After the fiasco of Sunday, I decided to get back to myself on Monday. I did a good hour of yoga and stretching, getting out of my head and into my body. This always helps me. It’s been so hot these last few weeks, even getting out before the sun is up is nearly impossible, but down in the basement, with the fan on me, I can bear it. I stretched, breathed, stood on one foot, supported myself on my hands, balanced, contracted and expanded. I forgot about the silly stuff and sent my roots down into the earth. Then I laid out a few Tarot cards for myself. As always, the Zen cards speak so strongly to me. They make me focus. They tell me it’s okay to be right where I am at any particular moment. They reinforce what I already know but keep forgetting–that I’m strong and that no matter what is happening, it’s the perfect thing for that moment. Then I put all that away in the back of my head and went to work. When I was done, a plan had formed in my head.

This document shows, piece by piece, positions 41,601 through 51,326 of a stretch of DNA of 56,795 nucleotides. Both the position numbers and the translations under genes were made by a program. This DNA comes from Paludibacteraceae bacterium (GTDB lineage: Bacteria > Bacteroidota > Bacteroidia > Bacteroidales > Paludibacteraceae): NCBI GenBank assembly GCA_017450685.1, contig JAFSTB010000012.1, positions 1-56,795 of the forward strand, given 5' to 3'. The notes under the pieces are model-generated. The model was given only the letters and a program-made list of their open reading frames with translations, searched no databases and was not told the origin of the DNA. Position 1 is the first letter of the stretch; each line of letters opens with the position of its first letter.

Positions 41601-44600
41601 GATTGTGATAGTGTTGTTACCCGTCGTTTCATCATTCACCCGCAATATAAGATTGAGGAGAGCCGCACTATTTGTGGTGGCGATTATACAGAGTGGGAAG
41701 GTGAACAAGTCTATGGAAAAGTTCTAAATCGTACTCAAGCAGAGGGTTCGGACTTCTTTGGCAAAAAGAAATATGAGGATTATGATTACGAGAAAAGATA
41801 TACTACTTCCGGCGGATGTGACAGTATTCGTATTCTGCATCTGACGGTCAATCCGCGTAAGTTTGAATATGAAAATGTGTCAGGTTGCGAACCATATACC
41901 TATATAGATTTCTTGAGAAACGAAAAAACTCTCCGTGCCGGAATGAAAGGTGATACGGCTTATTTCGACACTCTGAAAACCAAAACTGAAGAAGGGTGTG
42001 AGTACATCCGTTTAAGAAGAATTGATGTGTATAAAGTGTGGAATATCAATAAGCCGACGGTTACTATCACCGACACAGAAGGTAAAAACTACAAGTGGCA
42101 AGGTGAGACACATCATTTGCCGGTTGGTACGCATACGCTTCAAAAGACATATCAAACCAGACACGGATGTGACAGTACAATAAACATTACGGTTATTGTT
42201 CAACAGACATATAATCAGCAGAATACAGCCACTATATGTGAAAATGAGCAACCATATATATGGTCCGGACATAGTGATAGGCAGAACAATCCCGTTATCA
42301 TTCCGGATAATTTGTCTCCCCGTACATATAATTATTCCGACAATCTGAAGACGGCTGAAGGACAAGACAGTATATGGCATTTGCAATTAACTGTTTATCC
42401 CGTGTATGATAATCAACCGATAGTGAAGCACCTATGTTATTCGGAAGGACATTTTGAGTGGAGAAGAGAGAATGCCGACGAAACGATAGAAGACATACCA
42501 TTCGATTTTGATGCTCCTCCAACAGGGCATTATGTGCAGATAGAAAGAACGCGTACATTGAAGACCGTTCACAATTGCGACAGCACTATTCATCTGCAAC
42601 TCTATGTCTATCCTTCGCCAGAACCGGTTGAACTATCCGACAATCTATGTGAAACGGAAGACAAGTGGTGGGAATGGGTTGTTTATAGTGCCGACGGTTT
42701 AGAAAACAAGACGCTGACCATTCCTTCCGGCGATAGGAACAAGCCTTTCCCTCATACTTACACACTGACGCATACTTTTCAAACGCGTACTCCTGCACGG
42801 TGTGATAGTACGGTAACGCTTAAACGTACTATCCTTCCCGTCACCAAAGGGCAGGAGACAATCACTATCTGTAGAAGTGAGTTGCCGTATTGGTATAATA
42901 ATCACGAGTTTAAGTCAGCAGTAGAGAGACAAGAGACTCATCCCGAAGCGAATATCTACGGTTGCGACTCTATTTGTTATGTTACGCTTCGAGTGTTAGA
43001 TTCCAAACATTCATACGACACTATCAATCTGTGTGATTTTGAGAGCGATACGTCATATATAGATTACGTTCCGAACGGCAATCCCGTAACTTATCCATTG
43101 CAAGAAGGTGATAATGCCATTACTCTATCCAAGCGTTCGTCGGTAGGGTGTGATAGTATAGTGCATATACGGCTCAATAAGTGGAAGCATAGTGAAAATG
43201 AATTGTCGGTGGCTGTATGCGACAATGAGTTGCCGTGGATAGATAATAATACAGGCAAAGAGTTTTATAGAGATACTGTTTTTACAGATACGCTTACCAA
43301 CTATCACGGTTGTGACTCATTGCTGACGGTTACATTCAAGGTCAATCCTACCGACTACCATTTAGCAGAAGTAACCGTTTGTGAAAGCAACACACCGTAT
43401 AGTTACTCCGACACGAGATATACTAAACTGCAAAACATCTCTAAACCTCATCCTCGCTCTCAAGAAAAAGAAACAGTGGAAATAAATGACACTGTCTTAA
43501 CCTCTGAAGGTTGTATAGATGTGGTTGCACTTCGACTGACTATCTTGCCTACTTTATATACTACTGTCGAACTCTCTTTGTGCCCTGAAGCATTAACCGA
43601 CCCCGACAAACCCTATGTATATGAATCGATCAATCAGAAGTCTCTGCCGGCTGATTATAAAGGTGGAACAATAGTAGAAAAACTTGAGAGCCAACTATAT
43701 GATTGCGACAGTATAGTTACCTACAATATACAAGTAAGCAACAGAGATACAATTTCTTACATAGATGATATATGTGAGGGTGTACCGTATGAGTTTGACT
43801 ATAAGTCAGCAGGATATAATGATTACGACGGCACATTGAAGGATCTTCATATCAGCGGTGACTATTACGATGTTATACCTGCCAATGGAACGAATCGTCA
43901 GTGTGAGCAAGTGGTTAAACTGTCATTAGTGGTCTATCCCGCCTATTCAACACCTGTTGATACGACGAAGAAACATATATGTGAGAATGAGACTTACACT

I went up to G’s computer room and sat in the chair by her desk. I told her I had a proposition for her. One of her recent ongoing projects has been to get all the carpet out of the first floor of the house. It’s a mission. Hardwood, after all, is easier to keep clean. We started with the living room, and had those floors refinished. Then she took the carpet out of her room and the floor looks great, even though it’s the original varnish. I held out for our room because I don’t like to put my feet on a cold floor first thing in the morning, and because we have this massive captain’s bed that sits right on the floor and I was just not up to taking it apart, so I told her to just cut the carpet from around the bed if she had to have it gone. And so she did that. But then the remaining carpet was ragged and raveling and shedding enough fibers to make a CSI agent crazy. So this was my plan.